The first time Robert Fairchild saw a video of Gene Kelly dancing, he had a revelation.
"That's when I knew this is what I had to do," said the Salt Lake Native who is a principal in the New York City Ballet.
The dark and handsome Fairchild exudes a boyish charm on stage, something which audience after audience has been privy to each summer since 2009 when he first performed in Vail, and especially during this year's Vail International Dance Festival, where he's danced at five of the 11 shows.
"It's been a wonderful festival for him onstage, dancing in such a huge variety of ballets from the Balanchine masterpiece 'Duo Concertant' to Lary Keigwin's 'Rock Steady.' He is such a versatile dancer... Both he and Tiler (Peck) come from a background which included jazz and contemporary dance training and performance, so they can literally do anything!"
Saturday night Fairchild and Peck, another New York City Ballet dancer, will perform the "Black Swan" pas de deux in the first act, "a nod to the popularity of the movie of the same name," Woetzel said, "and in the second, will dance a Larry Keigwin dance called 'Air,' which has a much more popular flair."
"It is so great to have them as part of the Dance TV finale performance, combining the brilliance of their classical ballet performance with their fantastic abilities in contemporary choreography," Woetzel said.
Fairchild took the time to answer a few questions for the Vail Daily.
1. Vail Daily: What do personally enjoy most about performing live?
Robert Fairchild: The silent conversation that goes back and forth between the audience and the dancer. It's such a rich and rewarding experience.
2. VD: What is one of your most memorable experiences as a performer?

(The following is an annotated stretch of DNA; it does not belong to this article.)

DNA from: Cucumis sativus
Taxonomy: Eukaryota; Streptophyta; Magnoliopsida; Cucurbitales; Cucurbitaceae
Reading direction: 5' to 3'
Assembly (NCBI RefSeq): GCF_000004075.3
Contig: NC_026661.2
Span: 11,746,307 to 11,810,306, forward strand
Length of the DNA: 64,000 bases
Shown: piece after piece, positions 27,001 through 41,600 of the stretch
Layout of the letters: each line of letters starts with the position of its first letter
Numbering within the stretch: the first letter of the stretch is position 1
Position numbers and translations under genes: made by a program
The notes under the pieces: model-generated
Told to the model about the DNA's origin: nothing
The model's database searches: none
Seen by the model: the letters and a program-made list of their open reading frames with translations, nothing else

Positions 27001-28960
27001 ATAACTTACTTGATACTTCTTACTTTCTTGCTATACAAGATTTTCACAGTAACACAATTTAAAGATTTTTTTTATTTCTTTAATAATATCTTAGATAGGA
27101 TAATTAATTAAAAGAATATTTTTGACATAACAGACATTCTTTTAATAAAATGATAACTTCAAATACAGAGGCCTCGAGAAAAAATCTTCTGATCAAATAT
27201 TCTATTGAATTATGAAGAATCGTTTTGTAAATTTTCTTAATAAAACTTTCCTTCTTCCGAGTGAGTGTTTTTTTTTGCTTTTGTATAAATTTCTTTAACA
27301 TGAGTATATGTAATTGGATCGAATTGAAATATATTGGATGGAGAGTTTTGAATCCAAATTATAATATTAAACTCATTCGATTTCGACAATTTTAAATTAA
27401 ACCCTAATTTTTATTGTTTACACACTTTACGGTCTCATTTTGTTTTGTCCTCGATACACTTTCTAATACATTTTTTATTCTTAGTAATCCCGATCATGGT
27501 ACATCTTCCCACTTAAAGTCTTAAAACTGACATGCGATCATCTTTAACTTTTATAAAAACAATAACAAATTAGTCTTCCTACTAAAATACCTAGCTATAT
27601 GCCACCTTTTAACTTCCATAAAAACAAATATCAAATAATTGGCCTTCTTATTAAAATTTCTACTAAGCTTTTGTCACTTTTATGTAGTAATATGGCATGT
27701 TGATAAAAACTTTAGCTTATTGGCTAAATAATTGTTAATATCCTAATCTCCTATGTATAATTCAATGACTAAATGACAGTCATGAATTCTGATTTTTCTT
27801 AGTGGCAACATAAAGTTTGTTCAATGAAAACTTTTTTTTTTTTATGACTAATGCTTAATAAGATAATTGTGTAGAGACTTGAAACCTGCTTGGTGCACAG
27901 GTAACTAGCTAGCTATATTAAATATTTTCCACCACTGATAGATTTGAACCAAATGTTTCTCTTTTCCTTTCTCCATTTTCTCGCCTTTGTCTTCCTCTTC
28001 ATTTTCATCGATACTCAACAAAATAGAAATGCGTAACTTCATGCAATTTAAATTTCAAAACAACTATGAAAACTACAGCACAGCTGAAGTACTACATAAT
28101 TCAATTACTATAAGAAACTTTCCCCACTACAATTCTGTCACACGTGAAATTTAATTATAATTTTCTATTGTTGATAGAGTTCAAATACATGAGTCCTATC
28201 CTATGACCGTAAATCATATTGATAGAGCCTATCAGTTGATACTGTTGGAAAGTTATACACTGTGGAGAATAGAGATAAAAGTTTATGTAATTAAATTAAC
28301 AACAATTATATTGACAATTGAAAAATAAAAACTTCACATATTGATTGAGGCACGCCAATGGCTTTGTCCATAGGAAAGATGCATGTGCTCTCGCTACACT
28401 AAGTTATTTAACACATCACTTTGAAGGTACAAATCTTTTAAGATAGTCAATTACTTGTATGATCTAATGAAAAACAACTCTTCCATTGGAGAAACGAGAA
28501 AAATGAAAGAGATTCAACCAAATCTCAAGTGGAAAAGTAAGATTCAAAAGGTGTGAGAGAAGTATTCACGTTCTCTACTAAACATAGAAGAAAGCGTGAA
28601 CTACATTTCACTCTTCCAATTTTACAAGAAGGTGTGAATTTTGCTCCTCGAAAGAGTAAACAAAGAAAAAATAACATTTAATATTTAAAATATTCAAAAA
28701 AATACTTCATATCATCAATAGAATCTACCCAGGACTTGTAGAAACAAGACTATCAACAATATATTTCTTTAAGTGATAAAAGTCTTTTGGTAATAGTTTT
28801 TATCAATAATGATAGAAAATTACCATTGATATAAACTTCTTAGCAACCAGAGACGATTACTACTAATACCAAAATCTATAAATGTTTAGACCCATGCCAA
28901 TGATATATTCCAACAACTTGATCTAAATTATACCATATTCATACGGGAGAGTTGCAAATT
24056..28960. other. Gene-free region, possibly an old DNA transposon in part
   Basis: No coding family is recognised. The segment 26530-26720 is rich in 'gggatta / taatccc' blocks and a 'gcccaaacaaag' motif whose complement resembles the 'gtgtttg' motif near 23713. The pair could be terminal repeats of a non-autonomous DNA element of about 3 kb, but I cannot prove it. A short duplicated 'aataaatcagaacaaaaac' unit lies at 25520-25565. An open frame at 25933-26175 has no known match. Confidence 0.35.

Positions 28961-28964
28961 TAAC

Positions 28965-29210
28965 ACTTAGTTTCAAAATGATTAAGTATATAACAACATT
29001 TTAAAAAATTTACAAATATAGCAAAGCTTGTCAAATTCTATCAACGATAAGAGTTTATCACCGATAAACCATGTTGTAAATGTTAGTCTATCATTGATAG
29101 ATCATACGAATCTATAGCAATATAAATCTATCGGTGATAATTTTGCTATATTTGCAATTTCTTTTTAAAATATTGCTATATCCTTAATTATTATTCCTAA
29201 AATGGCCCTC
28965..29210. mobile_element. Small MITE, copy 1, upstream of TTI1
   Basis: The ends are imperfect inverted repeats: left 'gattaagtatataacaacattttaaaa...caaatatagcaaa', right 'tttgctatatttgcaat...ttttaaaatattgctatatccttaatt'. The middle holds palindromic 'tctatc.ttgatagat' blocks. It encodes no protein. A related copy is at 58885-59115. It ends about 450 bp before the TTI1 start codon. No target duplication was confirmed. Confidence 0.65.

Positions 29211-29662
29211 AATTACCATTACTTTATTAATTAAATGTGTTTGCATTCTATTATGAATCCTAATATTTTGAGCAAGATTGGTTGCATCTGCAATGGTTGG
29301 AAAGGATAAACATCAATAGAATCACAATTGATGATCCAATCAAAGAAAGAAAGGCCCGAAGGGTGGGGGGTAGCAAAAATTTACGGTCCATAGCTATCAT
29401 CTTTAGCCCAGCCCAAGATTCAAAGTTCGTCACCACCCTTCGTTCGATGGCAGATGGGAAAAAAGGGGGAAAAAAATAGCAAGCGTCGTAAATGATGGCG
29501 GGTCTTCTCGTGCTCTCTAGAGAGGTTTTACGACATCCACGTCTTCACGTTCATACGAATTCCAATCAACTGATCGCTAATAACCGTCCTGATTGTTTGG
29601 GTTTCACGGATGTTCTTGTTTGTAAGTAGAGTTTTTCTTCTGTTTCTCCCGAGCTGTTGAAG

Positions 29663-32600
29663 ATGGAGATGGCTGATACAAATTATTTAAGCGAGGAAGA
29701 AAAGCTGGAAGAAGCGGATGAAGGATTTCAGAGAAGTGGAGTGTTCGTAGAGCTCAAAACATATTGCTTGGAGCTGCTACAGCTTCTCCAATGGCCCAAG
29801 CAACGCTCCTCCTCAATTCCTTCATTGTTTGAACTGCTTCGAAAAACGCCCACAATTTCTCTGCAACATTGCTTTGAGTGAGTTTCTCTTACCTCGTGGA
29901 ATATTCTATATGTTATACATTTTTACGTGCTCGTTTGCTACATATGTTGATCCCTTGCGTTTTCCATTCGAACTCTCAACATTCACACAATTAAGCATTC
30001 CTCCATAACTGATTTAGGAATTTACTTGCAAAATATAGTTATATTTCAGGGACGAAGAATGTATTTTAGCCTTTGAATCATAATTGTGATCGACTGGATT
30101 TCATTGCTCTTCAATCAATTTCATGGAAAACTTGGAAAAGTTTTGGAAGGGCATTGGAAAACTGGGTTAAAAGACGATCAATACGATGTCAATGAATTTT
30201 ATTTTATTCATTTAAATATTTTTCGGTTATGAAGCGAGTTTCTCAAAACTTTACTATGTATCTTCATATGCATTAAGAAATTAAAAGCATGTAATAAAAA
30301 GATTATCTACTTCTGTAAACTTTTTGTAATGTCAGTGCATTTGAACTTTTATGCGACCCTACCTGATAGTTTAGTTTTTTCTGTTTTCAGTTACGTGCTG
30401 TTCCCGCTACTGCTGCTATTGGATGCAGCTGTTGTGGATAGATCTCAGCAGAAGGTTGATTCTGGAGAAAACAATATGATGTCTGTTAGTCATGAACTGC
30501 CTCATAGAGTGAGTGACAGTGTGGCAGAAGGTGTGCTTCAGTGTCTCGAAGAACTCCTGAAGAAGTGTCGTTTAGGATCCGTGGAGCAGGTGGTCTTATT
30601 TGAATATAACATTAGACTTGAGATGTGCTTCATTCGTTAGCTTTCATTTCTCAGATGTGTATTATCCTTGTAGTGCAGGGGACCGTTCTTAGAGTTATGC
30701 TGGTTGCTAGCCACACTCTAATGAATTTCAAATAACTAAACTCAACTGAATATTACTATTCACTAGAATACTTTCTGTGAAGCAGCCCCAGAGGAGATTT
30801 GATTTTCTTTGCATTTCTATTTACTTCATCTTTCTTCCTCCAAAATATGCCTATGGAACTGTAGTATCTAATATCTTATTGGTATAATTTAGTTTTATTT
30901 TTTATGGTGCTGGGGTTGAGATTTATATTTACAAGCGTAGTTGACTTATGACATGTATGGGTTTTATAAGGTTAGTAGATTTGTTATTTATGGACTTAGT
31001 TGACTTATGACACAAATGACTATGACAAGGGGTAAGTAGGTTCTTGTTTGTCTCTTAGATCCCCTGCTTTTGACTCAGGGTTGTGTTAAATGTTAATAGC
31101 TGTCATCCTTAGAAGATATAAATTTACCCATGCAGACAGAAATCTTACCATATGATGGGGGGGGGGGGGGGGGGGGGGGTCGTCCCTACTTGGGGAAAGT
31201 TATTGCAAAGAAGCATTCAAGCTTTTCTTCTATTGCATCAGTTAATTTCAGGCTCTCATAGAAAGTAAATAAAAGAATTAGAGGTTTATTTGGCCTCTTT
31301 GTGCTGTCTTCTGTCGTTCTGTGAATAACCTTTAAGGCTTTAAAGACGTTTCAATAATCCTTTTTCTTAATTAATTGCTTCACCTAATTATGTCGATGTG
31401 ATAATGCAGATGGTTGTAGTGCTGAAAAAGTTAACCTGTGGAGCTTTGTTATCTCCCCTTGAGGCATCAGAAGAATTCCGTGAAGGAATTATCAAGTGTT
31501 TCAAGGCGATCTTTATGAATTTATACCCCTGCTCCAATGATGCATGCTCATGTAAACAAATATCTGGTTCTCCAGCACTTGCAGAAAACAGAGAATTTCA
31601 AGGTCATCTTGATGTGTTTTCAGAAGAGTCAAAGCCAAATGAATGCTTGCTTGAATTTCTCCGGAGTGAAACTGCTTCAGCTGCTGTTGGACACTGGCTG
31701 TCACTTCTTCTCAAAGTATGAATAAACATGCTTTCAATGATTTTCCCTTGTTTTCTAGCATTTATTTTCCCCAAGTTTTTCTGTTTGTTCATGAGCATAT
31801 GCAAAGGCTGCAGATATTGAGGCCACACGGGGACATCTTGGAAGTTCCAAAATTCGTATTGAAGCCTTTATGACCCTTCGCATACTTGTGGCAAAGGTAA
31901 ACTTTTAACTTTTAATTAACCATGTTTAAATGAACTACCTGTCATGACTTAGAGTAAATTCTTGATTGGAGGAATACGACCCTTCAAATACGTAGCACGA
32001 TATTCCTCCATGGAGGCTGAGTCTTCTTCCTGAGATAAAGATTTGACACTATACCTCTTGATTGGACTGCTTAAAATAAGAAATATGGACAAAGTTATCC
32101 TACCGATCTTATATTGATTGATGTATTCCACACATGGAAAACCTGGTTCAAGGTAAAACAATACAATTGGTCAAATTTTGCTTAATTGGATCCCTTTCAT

RF: The first time I danced "Opus 19/The Dreamer" by Jerome Robbins was at an outdoor amphitheater in Saratoga Springs, New York. It was the most exhausted I'd ever been in a performance and there was steam from our bodies that created an unbelievable atmosphere on stage at the end of the ballet. To top it off I looked up and saw the moon shining through the balcony.
3. VD: If you could meet any choreographer, living or not, who would it be and why?
RF: Without a doubt George Balanchine. He constantly shapes my world and teaches me new things about myself through his choreography. I never met the man, but his history is capable of doing things like that in my life.
4. VD: What is unique about performing at the Vail International Dance Festival?
RF: The venue is stunning, the audience is so wonderful and Damian Woetzel does an incredible job at putting programs together where so many different dancers can get to know one each other and exchange culturally through dance.
5. VD: What is it like to perform at a high altitude?
RF: It definitely takes a few days getting used to ... that's for sure! If I ever need to train for a triathlon, I know where I am coming.
6. VD: What is a new piece that you are working on now?
RF: I am working with Peter Martins on his new ballet set to Paul McCartney's new score that will premier this September. (I'm) very excited!
7. VD: What are you most looking forward to (besides performing) during your time in Vail?
RF: I love to fly fish so catching a nice big trout would be the icing to the cake.